Meinert, Lotte4; Obika, Julaina3; Whyte, Susan Reynolds5
1 Institut for Antropologi, Department of Anthropology, Faculty of Social Sciences, Københavns Universitet2 The Staff-Student Committee of the Bachelor/Master of Science in Public Health, Faculty of Health and Medical Sciences, Københavns Universitet3 Gulu University4 The Staff-Student Committee of the Bachelor/Master of Science in Public Health, Faculty of Health and Medical Sciences, Københavns Universitet5 Institut for Antropologi, Department of Anthropology, Faculty of Social Sciences, Københavns Universitet
editing for effect in northern Uganda
After two decades of conflict and internment in camps for Internally Displaced Persons (IDP), the Acholi people have returned to their homes and are trying to heal their wounds after the long war in northern Uganda. Bilateral and multilateral donors, NGOs, cultural organizations, and religious institutions are involved in the politically and personally sensitive work of reconciliation. Yet for most people, the actual restoration of peace lies in establishing an everyday life and being able to rebuild relationships with kin, friends and neighbours. In a collaborative project with an installation artist, the authors collected personal voice accounts of these ‘social repair’ processes and audio edited them in order to share them with a local public. The editing process raised critical issues regarding ‘editing for effect’, which are of wider relevance for discussions of ethnographic representation and social processes of editing past experience. As a way of crafting and controlling material, editing is always ‘for effect’. But the authors were struck by the powerful potentials of this artistic editing and by the difficulty in foreseeing or controlling its consequences among listeners. They suggest that personal processes of forgiveness resemble processes of editing, in the sense that past experience is revised and given narrative form, with an effect on the present and future of social relationships. When we edit, we foreground and background segments of data and experience, and cut parts of our representations. We do so while deciding something is irrelevant and other aspects should ‘stand out’ for the receiver and ourselves as more important.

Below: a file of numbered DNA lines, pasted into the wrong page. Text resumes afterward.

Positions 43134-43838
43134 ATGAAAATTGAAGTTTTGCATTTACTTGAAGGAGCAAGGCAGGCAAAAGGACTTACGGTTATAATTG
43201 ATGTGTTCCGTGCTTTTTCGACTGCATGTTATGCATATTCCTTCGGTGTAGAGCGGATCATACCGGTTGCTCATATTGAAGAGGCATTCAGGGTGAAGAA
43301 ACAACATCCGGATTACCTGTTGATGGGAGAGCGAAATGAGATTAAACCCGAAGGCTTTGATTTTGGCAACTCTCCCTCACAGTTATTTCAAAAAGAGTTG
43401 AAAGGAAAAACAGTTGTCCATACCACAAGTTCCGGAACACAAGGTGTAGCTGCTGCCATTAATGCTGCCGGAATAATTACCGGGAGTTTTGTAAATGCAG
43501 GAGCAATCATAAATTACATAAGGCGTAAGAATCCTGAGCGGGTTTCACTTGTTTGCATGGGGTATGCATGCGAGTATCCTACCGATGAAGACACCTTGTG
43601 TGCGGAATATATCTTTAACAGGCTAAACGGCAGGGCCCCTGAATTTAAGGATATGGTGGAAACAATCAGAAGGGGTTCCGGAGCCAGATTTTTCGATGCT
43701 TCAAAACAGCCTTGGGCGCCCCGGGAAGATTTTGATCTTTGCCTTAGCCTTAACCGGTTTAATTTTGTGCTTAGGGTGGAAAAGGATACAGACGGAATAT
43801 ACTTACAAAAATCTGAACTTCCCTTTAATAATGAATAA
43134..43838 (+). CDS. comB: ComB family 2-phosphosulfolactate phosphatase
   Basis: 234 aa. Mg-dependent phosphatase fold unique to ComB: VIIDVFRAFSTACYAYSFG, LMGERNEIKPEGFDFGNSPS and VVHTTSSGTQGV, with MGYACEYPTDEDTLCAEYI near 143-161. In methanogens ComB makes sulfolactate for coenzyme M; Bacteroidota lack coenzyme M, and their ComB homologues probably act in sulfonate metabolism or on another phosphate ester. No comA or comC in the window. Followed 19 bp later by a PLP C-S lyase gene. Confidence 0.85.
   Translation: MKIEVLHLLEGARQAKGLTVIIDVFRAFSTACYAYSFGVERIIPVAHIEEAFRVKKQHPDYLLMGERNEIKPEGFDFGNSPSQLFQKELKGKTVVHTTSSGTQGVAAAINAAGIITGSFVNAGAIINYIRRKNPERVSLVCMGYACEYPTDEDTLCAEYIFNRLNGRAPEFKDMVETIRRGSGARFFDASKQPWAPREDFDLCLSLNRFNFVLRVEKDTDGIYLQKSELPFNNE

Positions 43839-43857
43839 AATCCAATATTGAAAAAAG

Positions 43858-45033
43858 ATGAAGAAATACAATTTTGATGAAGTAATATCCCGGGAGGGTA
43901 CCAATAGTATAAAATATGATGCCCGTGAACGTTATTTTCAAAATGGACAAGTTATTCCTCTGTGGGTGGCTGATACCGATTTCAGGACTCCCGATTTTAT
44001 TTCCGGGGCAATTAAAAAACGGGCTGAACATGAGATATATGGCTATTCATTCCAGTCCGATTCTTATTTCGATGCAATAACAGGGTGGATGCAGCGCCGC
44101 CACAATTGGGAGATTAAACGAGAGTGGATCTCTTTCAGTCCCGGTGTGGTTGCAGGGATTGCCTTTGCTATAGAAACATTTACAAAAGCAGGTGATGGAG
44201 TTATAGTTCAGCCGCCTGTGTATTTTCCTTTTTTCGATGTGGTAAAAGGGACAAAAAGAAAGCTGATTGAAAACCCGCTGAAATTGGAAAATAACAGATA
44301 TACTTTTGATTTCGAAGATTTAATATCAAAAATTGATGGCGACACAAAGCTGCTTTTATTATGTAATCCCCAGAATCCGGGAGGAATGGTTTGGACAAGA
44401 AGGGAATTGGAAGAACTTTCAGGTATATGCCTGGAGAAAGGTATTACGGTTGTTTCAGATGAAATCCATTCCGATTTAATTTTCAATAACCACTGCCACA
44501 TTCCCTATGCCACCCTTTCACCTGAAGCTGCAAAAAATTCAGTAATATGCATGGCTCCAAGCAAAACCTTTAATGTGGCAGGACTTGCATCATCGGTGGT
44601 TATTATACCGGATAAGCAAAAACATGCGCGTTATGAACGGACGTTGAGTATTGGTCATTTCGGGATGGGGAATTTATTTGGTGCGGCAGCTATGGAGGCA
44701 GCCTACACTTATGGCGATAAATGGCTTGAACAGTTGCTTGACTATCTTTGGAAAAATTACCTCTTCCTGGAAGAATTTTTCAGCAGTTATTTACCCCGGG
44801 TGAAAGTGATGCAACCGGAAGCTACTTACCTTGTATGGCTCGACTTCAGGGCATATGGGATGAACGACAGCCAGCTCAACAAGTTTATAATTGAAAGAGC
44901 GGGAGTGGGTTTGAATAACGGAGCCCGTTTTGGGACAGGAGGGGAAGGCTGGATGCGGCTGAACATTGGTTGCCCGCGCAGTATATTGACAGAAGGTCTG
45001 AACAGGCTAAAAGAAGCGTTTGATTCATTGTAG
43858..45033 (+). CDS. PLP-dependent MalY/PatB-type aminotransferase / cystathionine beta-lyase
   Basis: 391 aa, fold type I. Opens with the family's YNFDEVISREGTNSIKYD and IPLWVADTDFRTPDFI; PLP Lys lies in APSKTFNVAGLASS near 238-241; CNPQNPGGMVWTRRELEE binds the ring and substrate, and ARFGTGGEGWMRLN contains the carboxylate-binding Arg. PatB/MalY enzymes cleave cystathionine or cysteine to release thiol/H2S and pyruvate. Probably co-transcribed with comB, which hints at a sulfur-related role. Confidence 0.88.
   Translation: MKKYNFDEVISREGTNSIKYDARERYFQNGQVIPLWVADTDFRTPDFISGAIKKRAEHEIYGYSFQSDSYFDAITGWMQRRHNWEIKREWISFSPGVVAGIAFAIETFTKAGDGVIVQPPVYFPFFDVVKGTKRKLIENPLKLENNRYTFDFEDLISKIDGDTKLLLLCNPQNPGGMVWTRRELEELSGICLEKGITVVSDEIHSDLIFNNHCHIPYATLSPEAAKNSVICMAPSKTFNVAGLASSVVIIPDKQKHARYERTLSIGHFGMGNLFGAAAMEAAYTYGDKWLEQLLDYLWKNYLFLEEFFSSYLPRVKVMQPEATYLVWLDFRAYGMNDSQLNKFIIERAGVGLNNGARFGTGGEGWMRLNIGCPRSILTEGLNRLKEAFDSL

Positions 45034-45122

Anthropology Today, 2014, Vol 30, Issue 4, p. 10-14